Installation of the device 10 may be readily understood to be extremely simple and quick to accomplish. Specifically, the arm 20 is simply placed in depending manner on the toggle member 18 of a selected light switch 12 by situating the opening 22 over the toggle member 18. With the arm 20 hanging downwardly, the arm guiding members 26,28 are adhered to the wall over the arm 20 so that each recess 36 slidably receives the arm 20 and with the lower arm guiding member 28 receiving the pin 24 projecting outwardly through the slot 40. Preferably, the upper arm guiding member 26 is disposed at a short spacing immediately below the bends 23,25 in the arm 20 so that the guiding member 26 assists in constraining the upper end portion 20' of the arm 20 into overlying engagement with the switch plate 16.
The switch actuating device of the present invention offers a number of distinct advantages over known actuating devices. First, as will be understood from the above description, the device 10 is extremely simple and easy to install and particularly does not require removal or loosening of the switch plate 16 or any other disassembly or alteration of the light switch 12, but is simply placed over the projecting toggle member 18 of the light switch. The pin-and-slot connection between the lower end of the actuating arm 20 and the lower arm guiding member 28 substantially simulates the same on-off pivoting movement of the toggle member 18, so that the normal operation of the light switch 12 is essentially unchanged. Further, the arm guiding members 26,28 maintain the arm 20 substantially flatly against the wall 14, which prevents a child from being able to easily reach behind the actuator arm 20 to pull the arm away from the wall 14, thereby minimizing the risk of damage or breakage of the device 10.
Referring now to FIGS. 4 and 5, an alternative embodiment of the switch actuating device 10 is shown for use in operating a conventional rocker-type electrical light switch 112. The rocker-type switch 112 has a switch body (not shown) mounted within a building wall 14 and covered by a switch plate 116 through which a pivotable rocker member 118 is exposed outwardly for manual on/off control of the switch 112 by manual pressing of the upper and lower angularly-related surfaces of the rocker member 118 to pivot it between opposing on and off limit positions. In this embodiment, the actuating device 10 is substantially the same as that of FIGS. 1-3 except that (a) the actuating arm 20 is substantially linear, without any biasing bends 23,25; (b) an actuating protuberance in the form of a rounded button 100 is snap-fit by a resilient base portion 102 thereof through the opening 22 in the actuating arm 20 so that the main rounded body of the button 100 protrudes outwardly from the wall-facing side of the arm 20 for operating contact with the rocker member 118; and (c) the upper arm guiding member 26 is configured of a reduced dimension for adhesion directly to the switch covering plate 116, rather than to the wall 14, immediately beneath the rocker member 118. Installation and operation of the actuating body 10 in this embodiment is therefore otherwise the same as in the previously-described embodiment of FIGS. 1-3. Specifically, upon manual movement of the pin 24 upwardly and downwardly within the slot 40 in the lower arm guiding member 28, the corresponding upward and downward movement of the arm 20 causes the button 100 to move between upper and lower positions in which the button 100 acts to depress respectively the upper and lower angled surfaces of the rocker member 118, thereby to pivot the rocker member 118 between its on and off limit positions. An extension pin 104 on the protuberance projects outwardly through the opening 22 in the actuating arm to allow operation of the switch to be controlled directly at the switch location generally in the fashion of a toggle-type switch. All of the same advantages of simple installation and operation which are achieved by the first-described embodiment of FIGS. 1-3 are equally achieved in this embodiment.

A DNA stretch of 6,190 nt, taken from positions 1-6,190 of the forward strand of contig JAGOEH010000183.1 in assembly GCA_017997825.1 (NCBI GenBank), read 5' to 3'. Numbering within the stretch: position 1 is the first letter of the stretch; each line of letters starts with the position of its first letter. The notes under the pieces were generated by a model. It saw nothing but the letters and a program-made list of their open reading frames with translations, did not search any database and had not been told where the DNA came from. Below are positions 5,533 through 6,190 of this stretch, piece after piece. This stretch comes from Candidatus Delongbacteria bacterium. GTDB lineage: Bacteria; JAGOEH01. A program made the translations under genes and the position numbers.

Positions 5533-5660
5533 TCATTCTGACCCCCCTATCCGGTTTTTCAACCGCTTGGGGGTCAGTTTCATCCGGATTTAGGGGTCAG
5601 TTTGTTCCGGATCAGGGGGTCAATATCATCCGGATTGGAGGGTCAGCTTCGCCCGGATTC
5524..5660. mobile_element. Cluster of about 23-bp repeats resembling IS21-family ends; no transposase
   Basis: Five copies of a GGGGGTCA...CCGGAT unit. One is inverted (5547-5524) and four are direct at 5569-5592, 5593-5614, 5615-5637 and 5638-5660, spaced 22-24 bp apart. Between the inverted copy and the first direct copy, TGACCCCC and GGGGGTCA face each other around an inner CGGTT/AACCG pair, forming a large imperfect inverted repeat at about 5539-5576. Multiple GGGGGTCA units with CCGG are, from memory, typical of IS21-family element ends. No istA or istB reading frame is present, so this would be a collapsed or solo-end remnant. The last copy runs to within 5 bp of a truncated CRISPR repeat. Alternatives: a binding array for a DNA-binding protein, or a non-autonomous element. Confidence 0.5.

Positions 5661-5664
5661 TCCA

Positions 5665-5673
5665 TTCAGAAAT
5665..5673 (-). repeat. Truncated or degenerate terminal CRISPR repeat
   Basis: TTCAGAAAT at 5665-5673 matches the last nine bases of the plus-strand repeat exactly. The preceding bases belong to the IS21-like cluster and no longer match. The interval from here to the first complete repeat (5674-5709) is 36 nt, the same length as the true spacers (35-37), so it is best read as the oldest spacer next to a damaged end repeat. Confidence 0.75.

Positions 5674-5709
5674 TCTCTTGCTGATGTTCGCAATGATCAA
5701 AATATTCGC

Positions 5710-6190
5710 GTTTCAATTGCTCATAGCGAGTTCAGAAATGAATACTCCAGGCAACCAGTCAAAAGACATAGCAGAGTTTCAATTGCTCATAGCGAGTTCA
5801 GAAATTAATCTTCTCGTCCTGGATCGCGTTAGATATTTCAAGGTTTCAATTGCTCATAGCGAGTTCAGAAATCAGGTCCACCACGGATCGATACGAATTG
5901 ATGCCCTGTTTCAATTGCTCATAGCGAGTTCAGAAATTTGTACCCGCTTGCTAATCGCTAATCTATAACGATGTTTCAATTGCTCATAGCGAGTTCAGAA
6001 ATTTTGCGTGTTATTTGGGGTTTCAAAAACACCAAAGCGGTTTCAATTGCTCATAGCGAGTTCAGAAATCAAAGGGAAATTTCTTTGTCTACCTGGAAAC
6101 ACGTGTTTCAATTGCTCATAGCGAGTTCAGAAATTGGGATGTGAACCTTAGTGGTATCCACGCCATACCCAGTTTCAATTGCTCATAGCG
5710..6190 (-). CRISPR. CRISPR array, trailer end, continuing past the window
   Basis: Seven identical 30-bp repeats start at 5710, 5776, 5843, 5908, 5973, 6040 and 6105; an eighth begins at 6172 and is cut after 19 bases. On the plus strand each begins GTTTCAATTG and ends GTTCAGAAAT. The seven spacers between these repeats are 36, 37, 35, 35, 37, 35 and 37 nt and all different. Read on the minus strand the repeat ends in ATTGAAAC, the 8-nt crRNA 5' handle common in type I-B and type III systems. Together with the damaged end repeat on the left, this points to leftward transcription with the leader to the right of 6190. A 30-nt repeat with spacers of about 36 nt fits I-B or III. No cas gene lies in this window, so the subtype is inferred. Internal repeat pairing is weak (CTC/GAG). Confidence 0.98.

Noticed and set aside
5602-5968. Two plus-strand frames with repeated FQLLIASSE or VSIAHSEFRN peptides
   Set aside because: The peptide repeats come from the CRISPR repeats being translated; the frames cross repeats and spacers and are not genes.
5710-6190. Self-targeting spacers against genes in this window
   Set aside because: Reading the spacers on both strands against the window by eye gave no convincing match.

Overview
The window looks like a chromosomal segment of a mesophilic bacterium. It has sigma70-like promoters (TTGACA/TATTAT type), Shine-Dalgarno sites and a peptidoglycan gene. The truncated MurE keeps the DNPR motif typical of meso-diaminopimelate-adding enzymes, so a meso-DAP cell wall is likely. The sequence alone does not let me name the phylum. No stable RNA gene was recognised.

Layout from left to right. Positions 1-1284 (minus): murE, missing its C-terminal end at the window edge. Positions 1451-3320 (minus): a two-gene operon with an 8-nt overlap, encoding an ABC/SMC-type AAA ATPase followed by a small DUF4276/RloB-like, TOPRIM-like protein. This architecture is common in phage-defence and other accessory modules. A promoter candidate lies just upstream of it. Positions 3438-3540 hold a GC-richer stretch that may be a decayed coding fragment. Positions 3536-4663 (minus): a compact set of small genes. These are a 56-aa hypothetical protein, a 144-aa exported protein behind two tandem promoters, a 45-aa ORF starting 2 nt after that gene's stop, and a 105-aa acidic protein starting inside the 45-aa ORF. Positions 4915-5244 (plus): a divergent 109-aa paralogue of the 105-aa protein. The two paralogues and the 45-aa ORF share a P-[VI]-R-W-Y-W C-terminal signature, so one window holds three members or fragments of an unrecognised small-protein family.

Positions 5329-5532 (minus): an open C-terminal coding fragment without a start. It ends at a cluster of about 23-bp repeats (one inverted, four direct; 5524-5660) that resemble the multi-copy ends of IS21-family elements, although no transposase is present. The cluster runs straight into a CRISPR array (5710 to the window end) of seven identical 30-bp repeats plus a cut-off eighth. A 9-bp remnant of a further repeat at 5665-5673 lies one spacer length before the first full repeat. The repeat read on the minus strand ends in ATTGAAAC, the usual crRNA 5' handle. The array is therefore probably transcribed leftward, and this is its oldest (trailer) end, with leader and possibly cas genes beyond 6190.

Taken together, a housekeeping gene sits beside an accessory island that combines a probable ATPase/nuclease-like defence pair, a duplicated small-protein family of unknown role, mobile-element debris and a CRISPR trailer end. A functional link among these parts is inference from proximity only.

It will therefore be readily understood by those persons skilled in the art that the present invention is susceptible of broad utility and application. Many embodiments and adaptations of the present invention other than those herein described, as well as many variations, modifications and equivalent arrangements will be apparent from or reasonably suggested by the present invention and the foregoing description thereof, without departing from the substance or scope of the present invention. Accordingly, while the present invention has been described herein in detail in relation to its preferred embodiment, it is to be understood that this disclosure is only illustrative and exemplary of the present invention and is made merely for purposes of providing a full and enabling disclosure of the invention. The foregoing disclosure is not intended or to be construed to limit the present invention or otherwise to exclude any such other embodiments, adaptations, variations, modifications and equivalent arrangements, the present invention being limited only by the claims appended hereto and the equivalents thereof.